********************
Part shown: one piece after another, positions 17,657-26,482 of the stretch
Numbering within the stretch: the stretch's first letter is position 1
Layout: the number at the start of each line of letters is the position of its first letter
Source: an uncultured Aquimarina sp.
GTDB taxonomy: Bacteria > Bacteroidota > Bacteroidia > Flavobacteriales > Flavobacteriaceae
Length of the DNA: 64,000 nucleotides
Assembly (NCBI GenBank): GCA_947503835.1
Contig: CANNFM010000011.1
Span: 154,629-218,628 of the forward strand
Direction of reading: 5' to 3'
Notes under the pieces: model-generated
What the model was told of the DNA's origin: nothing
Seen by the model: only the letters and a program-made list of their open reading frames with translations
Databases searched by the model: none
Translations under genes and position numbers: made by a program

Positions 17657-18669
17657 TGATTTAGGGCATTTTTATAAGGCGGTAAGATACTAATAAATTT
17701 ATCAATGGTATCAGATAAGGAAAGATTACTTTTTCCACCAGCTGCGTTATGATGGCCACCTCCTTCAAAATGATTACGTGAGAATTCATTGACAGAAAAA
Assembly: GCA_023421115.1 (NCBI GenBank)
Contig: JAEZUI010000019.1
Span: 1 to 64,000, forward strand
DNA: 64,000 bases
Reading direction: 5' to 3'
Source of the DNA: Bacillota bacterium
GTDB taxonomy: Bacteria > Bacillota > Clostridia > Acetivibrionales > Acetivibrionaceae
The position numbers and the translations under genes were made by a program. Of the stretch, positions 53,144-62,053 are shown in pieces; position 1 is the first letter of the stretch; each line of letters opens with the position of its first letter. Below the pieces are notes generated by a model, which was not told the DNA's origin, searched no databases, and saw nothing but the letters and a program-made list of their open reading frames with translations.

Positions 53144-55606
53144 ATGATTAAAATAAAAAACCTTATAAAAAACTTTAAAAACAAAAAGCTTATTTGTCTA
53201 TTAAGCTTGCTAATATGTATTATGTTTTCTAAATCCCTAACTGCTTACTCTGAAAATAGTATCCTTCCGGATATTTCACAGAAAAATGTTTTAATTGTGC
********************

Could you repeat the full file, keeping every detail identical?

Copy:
Part shown: one piece after another, positions 17,657-26,482 of the stretch
Numbering within the stretch: the stretch's first letter is position 1
Layout: the number at the start of each line of letters is the position of its first letter
Source: an uncultured Aquimarina sp.
GTDB taxonomy: Bacteria > Bacteroidota > Bacteroidia > Flavobacteriales > Flavobacteriaceae
Length of the DNA: 64,000 nucleotides
Assembly (NCBI GenBank): GCA_947503835.1
Contig: CANNFM010000011.1
Span: 154,629-218,628 of the forward strand
Direction of reading: 5' to 3'
Notes under the pieces: model-generated
What the model was told of the DNA's origin: nothing
Seen by the model: only the letters and a program-made list of their open reading frames with translations
Databases searched by the model: none
Translations under genes and position numbers: made by a program

Positions 17657-18669
17657 TGATTTAGGGCATTTTTATAAGGCGGTAAGATACTAATAAATTT
17701 ATCAATGGTATCAGATAAGGAAAGATTACTTTTTCCACCAGCTGCGTTATGATGGCCACCTCCTTCAAAATGATTACGTGAGAATTCATTGACAGAAAAA
Assembly: GCA_023421115.1 (NCBI GenBank)
Contig: JAEZUI010000019.1
Span: 1 to 64,000, forward strand
DNA: 64,000 bases
Reading direction: 5' to 3'
Source of the DNA: Bacillota bacterium
GTDB taxonomy: Bacteria > Bacillota > Clostridia > Acetivibrionales > Acetivibrionaceae
The position numbers and the translations under genes were made by a program. Of the stretch, positions 53,144-62,053 are shown in pieces; position 1 is the first letter of the stretch; each line of letters opens with the position of its first letter. Below the pieces are notes generated by a model, which was not told the DNA's origin, searched no databases, and saw nothing but the letters and a program-made list of their open reading frames with translations.

Positions 53144-55606
53144 ATGATTAAAATAAAAAACCTTATAAAAAACTTTAAAAACAAAAAGCTTATTTGTCTA
53201 TTAAGCTTGCTAATATGTATTATGTTTTCTAAATCCCTAACTGCTTACTCTGAAAATAGTATCCTTCCGGATATTTCACAGAAAAATGTTTTAATTGTGC